Colman: Butler is a beautiful script. It's directed by Lee Daniel's, who directed Shadow Lands. It's a true story about a White House butler who's in the White House for 40 years from the Eisenhower administration in 1957 to president Obama, so its really examining the United States through the eyes of this Butler. It stars Forest Whiticker, Oprah Winfrey, Jane Fonda, Cuban Gooding JR, Howard Rickman, everyone, Robin Williams, I also happen to be in it. I play the head of the butler staff, I play the boss of Cuban Gooding JR, Lenny Kravitz etc.
Kix: How difficult is it to learn a script for a play?
Colman: It all depends on the script. It seems that I never get easy scripts. I might get a 5 page monologue. Even my own show which is a 90 minute show, I always think, why would I do this to myself but its just a sort of discipline you learn, a challenge, and you know that people are going to pay for tickets to come and see your show so you'll figure out how to memorize it. I have a lot of different things that I'll use, sometimes I'll write out my script on butcher-blot paper and will tape them all over my bedroom and so before I go to sleep im looking over lines, when I wake up I'm looking over lines. So its constantly going into my mind.
Kix: What's your favorite spot in London?
Colman: So far my favorite place has been Rosa's kitchen which is a Tai place in Soho. So far that's been the best Tai food I have ever had.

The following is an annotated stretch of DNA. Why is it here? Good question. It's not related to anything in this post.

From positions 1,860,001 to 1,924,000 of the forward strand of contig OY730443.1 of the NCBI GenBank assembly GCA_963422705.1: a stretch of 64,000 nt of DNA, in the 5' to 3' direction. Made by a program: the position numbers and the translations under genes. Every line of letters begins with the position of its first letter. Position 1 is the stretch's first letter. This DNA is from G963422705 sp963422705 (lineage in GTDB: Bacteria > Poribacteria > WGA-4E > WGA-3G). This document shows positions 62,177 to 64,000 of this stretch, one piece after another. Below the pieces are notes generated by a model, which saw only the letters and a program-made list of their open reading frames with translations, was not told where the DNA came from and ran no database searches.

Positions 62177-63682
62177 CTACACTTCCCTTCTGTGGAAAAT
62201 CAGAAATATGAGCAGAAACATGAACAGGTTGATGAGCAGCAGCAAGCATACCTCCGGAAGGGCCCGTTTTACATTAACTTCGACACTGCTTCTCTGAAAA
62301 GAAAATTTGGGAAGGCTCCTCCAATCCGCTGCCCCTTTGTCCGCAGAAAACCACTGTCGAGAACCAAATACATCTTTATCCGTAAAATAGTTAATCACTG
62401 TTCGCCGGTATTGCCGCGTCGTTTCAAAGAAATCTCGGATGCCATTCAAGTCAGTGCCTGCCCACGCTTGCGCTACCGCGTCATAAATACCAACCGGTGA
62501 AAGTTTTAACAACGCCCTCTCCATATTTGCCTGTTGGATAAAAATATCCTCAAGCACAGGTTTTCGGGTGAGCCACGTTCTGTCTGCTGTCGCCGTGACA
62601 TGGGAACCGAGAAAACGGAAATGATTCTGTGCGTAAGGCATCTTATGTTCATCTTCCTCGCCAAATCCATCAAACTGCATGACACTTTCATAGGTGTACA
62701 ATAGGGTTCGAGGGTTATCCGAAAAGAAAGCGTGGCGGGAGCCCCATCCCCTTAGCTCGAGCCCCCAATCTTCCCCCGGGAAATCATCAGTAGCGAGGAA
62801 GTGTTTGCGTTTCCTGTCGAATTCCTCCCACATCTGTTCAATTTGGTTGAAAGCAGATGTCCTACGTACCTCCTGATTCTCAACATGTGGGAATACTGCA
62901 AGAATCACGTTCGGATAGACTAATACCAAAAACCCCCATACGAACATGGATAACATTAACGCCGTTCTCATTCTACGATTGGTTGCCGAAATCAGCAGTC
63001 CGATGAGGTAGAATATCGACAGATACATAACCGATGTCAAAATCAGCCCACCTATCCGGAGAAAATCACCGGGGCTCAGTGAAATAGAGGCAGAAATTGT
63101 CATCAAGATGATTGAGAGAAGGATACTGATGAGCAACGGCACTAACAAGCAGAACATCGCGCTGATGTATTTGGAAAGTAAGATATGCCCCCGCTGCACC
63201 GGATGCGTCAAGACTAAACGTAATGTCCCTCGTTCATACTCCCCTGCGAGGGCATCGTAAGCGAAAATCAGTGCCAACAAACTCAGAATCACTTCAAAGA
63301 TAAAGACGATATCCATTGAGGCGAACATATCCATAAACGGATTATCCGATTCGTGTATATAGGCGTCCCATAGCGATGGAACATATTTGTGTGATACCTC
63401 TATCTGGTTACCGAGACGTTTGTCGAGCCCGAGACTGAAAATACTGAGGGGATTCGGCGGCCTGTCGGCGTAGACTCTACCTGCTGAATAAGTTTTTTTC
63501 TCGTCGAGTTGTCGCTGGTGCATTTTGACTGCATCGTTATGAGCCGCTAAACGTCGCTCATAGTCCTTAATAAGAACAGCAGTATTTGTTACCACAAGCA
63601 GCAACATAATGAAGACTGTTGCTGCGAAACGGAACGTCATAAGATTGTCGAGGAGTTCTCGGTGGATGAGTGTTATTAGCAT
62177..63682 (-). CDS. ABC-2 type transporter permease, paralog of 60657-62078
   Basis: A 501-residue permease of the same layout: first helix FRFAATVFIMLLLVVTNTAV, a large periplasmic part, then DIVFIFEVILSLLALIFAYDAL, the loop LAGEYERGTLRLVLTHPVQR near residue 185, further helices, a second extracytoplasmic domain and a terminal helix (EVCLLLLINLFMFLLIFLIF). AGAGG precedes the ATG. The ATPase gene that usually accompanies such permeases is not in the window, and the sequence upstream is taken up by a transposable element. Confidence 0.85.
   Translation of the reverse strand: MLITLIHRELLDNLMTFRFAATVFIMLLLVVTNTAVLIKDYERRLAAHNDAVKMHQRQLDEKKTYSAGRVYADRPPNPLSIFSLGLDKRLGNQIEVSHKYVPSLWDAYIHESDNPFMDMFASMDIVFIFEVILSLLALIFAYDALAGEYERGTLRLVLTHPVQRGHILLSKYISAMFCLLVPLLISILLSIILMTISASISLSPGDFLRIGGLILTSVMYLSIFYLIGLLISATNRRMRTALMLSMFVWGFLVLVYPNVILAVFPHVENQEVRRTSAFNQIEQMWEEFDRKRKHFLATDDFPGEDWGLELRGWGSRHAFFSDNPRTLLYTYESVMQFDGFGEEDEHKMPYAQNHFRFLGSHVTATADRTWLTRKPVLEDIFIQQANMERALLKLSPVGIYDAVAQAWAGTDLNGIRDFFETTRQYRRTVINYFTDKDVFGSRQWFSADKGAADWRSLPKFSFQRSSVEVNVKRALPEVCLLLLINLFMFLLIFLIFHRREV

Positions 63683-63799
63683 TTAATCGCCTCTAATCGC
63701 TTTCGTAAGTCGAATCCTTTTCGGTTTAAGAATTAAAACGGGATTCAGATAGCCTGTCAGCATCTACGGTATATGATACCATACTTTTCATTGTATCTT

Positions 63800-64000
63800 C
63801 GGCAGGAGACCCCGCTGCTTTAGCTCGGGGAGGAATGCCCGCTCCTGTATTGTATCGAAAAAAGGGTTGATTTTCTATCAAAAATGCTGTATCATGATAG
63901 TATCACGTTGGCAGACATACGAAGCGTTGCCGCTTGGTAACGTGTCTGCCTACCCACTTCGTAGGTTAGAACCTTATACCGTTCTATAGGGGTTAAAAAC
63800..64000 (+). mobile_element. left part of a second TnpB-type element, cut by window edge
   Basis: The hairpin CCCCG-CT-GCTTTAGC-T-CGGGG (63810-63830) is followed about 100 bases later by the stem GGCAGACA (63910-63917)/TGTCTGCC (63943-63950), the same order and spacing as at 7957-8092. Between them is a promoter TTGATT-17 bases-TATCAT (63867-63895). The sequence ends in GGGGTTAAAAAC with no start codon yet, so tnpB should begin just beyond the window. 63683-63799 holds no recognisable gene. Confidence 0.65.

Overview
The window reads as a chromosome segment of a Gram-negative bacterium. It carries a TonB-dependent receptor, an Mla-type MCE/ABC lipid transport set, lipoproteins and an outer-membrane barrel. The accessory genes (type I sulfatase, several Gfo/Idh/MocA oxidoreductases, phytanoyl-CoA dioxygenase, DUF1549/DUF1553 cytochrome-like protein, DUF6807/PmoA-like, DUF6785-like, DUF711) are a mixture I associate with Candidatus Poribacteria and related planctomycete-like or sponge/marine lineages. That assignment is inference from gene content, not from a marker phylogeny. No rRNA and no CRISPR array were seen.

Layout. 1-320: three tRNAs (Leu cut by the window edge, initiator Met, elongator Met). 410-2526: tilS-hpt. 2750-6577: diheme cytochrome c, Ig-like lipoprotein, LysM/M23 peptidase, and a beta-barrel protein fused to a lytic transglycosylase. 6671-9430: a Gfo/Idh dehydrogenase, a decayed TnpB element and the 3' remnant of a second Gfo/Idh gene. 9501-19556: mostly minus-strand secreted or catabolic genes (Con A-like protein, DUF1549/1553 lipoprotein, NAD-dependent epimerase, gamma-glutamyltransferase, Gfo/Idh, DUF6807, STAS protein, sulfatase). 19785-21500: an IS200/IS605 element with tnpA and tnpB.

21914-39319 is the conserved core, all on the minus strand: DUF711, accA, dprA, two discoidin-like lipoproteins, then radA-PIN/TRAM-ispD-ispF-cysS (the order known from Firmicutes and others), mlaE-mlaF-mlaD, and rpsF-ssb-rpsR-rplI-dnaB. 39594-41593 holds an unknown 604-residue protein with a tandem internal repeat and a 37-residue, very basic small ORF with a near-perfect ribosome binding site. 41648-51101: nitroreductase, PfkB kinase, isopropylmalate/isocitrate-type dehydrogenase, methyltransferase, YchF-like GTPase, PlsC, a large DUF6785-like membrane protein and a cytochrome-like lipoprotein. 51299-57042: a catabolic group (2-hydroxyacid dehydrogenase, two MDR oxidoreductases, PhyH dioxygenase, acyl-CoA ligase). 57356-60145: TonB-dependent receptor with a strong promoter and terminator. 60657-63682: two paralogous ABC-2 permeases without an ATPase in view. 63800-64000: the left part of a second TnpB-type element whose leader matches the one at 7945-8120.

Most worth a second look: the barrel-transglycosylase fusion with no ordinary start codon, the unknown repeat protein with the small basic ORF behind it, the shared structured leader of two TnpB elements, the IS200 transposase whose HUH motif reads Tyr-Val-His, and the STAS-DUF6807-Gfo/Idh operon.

Kix: Who's the coolest Hollywood actor?
Colman: My coolest Hollywood actor is actually a Brit, Daniel Day Lewis. He's the coolest. He's a professional through and through. He's kind, he's generous. I was just been in the opening with him for Lincoln and he was really one of the kindest people I've ever met. He's very respectful to everyone on set. He's a master of what he does and he gets everybody else rising to the occasion.
Kix: What other projects are you working on?
Colman: I have a few movies coming out. One is called Newlyweeds. It's about a pot head couple and I play this guy who gets in the way and puts the moves on this girl. I really play a crazy dude in this movie. Then I'll be staying in London a little while longer. I'll be doing a show called Scottsboro Boys which was on Broadway about 3 years ago that'll premier at the Young Vic www.youngvic.org
Kix: What's your process before you go onto stage?
Colman: I really have to get myself in good physical shape and mental shape. Also I have to warm up my voice and my body. I'm one of those actors about 4 hrs before show time I cut down all communication, so that whatever state I need to be in, it's as if I'm almost protecting that energy. I don't answer phone calls, I don't speak to anyone it's a winding down process because I have to restore a lot of energy for the performance. Lunch around 3 pm, hour or so later, warm up with stretching or yoga, but I don't talk to anyone during that period to get my mind focused.